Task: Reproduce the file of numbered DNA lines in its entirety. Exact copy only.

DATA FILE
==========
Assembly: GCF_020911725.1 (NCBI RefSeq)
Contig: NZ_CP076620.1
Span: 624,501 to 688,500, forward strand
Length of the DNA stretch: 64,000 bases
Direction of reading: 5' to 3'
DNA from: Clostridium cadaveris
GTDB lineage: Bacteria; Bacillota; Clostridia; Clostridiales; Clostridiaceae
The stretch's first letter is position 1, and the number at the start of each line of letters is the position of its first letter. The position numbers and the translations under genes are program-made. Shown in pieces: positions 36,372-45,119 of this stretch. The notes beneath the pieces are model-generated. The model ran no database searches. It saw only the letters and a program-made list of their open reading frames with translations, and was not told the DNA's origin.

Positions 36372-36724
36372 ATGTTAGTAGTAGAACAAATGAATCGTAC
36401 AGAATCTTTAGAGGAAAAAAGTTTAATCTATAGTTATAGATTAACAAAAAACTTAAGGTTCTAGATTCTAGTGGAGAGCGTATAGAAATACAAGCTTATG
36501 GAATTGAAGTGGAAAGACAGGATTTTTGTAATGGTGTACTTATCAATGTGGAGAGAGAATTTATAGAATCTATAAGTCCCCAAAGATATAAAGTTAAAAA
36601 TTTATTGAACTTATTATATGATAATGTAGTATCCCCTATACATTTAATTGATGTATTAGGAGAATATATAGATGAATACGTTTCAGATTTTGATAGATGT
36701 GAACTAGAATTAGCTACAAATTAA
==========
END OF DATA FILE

Assembly: GCF_020911725.1 (NCBI RefSeq)
Contig: NZ_CP076620.1
Span: 624,501 to 688,500, forward strand
Length of the DNA stretch: 64,000 bases
Direction of reading: 5' to 3'
DNA from: Clostridium cadaveris
GTDB lineage: Bacteria; Bacillota; Clostridia; Clostridiales; Clostridiaceae
The stretch's first letter is position 1, and the number at the start of each line of letters is the position of its first letter. The position numbers and the translations under genes are program-made. Shown in pieces: positions 36,372-45,119 of this stretch. The notes beneath the pieces are model-generated. The model ran no database searches. It saw only the letters and a program-made list of their open reading frames with translations, and was not told the DNA's origin.

Positions 36372-36724
36372 ATGTTAGTAGTAGAACAAATGAATCGTAC
36401 AGAATCTTTAGAGGAAAAAAGTTTAATCTATAGTTATAGATTAACAAAAAACTTAAGGTTCTAGATTCTAGTGGAGAGCGTATAGAAATACAAGCTTATG
36501 GAATTGAAGTGGAAAGACAGGATTTTTGTAATGGTGTACTTATCAATGTGGAGAGAGAATTTATAGAATCTATAAGTCCCCAAAGATATAAAGTTAAAAA
36601 TTTATTGAACTTATTATATGATAATGTAGTATCCCCTATACATTTAATTGATGTATTAGGAGAATATATAGATGAATACGTTTCAGATTTTGATAGATGT
36701 GAACTAGAATTAGCTACAAATTAA